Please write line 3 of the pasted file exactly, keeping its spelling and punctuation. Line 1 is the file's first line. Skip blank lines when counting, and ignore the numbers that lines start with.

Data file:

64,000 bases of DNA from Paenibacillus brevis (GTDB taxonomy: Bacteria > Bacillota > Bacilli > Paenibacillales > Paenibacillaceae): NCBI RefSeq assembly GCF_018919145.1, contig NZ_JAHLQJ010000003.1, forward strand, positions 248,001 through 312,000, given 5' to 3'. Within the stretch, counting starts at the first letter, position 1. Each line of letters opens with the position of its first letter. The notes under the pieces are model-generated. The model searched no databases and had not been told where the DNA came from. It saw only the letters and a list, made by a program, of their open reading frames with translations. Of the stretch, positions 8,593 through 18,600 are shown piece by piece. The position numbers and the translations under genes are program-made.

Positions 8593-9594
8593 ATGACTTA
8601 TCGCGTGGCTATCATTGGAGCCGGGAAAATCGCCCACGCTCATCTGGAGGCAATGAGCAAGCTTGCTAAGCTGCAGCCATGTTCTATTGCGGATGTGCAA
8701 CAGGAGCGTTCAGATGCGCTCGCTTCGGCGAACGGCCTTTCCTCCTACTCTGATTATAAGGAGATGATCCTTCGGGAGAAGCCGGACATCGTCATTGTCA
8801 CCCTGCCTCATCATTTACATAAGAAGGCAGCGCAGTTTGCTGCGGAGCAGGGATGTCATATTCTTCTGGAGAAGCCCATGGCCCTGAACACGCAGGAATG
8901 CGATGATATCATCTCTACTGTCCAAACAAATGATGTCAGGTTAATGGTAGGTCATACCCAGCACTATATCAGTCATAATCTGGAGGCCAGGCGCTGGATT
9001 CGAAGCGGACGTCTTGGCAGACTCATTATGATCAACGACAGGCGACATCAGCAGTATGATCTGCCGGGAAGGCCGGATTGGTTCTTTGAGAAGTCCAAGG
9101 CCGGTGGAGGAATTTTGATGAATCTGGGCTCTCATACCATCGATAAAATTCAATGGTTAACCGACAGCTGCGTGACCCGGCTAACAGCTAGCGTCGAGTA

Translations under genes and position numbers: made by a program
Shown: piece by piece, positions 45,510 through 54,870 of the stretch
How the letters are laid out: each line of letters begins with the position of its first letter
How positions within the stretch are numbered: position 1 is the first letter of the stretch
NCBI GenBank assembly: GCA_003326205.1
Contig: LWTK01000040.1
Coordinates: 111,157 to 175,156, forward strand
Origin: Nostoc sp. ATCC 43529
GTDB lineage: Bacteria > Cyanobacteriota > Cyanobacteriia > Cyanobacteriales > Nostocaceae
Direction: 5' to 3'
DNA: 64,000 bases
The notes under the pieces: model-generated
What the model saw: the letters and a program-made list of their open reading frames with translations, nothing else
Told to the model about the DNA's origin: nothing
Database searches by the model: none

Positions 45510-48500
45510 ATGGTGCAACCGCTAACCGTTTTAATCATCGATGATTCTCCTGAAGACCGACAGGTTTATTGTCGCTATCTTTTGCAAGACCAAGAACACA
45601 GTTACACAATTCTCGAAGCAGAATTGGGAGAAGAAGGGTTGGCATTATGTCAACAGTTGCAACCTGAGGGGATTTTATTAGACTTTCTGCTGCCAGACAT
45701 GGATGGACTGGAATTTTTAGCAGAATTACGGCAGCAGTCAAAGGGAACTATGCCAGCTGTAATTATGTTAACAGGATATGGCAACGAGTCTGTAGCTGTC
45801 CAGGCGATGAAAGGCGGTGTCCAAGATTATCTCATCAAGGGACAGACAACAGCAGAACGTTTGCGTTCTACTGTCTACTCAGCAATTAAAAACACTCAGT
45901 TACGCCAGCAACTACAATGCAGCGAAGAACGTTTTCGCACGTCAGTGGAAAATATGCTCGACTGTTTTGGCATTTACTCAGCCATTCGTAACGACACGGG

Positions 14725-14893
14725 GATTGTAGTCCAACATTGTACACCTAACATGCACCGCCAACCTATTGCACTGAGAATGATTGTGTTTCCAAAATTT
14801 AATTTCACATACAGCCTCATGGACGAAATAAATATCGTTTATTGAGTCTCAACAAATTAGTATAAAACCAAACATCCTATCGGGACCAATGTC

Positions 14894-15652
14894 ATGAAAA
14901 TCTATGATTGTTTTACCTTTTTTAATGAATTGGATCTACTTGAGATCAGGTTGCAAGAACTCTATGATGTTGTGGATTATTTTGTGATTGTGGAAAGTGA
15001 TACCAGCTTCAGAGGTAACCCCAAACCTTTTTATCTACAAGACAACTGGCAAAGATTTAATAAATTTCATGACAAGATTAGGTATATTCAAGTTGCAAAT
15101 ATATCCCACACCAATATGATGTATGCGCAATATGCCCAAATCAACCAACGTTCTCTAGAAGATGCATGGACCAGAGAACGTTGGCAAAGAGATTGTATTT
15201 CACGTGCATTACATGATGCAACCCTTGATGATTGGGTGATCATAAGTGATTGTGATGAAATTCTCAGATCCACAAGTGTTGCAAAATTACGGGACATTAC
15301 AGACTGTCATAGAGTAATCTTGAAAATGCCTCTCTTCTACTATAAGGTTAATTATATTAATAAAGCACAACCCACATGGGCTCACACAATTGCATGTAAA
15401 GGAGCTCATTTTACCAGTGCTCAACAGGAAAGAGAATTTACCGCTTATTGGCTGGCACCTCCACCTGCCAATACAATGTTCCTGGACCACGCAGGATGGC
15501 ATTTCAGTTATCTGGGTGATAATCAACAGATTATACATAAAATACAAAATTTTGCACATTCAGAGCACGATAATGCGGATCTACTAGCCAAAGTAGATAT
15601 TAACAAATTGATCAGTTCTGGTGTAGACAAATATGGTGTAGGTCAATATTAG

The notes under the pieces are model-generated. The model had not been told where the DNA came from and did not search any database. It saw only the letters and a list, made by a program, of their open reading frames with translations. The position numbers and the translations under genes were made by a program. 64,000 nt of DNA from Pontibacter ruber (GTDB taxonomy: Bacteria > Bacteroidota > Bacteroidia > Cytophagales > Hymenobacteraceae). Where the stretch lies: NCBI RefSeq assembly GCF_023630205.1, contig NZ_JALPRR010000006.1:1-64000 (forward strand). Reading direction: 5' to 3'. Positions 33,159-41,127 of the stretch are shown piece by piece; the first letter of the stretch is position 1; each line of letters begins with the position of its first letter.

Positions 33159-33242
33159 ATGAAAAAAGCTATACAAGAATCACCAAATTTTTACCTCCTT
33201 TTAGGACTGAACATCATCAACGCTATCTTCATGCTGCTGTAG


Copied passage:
8593 ATGACTTA